A group of British farmers is to invest £50m in establishing the UK's largest dairy cow herd.

Peter Willes, a director of West Country cheese producer Parkham Farms, and farmers David Barnes and Robert Howard have submitted a planning application to establish an 8,100 strong herd on more than 4,000 acres of land at Nocton, south of Lincoln.

Nocton Dairies hopes to start milking on 1 October and eventually produce 80 million litres of milk a year. It plans to supply fresh milk into retail and has held discussions with most of the country's major processors with a view to negotiating supply contracts.

It was too early to say whether the milk would be branded or own label, but Willes claimed there was scope to look at some form of branding as it would have "the lowest carbon footprint of any milk in the UK" because of its utilisation of the cows' slurry.

Although Lincolnshire is not a traditional milk producing area, it has abundant agricultural and horticultural land.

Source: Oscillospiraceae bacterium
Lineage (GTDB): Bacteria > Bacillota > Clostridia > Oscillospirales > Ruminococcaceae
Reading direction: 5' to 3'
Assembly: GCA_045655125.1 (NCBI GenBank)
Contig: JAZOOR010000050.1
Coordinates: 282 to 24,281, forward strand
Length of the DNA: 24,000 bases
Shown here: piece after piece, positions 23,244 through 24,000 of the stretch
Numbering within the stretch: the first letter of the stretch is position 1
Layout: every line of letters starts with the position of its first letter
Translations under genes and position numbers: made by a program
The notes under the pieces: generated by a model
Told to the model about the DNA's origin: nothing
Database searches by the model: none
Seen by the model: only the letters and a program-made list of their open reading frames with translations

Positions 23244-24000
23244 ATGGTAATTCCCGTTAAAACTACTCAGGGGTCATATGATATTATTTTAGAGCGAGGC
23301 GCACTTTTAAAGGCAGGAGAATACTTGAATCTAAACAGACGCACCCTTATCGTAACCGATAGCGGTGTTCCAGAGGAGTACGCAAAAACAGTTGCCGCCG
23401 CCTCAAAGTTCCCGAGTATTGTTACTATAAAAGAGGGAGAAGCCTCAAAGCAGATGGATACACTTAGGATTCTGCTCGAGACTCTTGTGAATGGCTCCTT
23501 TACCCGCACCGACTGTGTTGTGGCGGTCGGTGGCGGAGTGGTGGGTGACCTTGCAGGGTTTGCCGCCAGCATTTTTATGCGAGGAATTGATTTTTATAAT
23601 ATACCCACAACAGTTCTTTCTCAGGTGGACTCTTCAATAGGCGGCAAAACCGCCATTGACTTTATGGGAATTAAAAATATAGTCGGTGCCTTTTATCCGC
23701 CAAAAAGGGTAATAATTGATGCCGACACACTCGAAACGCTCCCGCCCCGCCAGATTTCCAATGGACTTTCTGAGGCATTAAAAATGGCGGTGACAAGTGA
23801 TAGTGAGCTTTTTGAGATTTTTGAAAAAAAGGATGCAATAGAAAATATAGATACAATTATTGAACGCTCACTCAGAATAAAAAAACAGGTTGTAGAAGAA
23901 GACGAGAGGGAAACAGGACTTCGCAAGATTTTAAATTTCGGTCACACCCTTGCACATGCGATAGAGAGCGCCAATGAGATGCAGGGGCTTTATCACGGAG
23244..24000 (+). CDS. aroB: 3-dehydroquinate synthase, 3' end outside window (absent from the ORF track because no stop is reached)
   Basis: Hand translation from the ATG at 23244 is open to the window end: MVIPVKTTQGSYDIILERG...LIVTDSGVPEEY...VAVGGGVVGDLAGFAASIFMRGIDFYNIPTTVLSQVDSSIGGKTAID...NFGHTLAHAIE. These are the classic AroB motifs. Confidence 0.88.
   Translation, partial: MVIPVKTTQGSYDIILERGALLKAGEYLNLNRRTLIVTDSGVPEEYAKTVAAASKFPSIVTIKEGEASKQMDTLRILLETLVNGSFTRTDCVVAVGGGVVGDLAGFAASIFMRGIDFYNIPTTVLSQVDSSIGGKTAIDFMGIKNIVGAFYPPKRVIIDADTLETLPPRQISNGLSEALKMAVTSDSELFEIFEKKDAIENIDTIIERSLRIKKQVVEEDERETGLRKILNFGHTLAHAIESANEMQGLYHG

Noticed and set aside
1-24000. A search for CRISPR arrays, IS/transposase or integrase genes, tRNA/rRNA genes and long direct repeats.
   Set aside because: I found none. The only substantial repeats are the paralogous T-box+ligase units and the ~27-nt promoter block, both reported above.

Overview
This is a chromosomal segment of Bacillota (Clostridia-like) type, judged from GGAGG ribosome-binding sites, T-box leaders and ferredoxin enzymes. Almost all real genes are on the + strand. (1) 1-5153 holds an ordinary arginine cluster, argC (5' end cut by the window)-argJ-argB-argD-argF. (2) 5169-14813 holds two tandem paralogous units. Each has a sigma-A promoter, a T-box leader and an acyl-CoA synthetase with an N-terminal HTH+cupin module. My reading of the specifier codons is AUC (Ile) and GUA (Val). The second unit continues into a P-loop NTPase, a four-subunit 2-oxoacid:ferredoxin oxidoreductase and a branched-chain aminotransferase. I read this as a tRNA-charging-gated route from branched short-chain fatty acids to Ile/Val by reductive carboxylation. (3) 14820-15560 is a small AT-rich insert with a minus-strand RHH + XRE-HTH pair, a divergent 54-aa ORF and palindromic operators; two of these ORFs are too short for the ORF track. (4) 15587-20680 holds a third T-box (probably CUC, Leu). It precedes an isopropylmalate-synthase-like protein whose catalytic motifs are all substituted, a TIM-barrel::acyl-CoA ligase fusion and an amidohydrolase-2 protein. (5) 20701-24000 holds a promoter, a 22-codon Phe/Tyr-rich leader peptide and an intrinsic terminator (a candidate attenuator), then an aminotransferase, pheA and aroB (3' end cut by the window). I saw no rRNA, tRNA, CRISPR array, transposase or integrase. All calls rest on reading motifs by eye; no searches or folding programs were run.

One of the benefits of producing milk in the area would be the ability to supply water digestate derived from the slurry.

Nocton has already agreed to supply the nutrient-rich water to three neighbouring arable farmers, which will save them an estimated £2m on their collective annual fertiliser bills.

The dairy industry was likely to remain challenging in the short term, with the milk markets currently depressed, but Willes claimed it was a good time to invest. "We see the pressures that the UK dairies are under, we see them producing less milk, and therefore we see the market improving," he said.

Milking parlour manufacturers and builders were short of work, which meant that Nocton would be able to negotiate competitive construction rates, and interest rates were also low, he added.

"In some ways, you can't do this when milk prices are high, it's just too expensive," he said.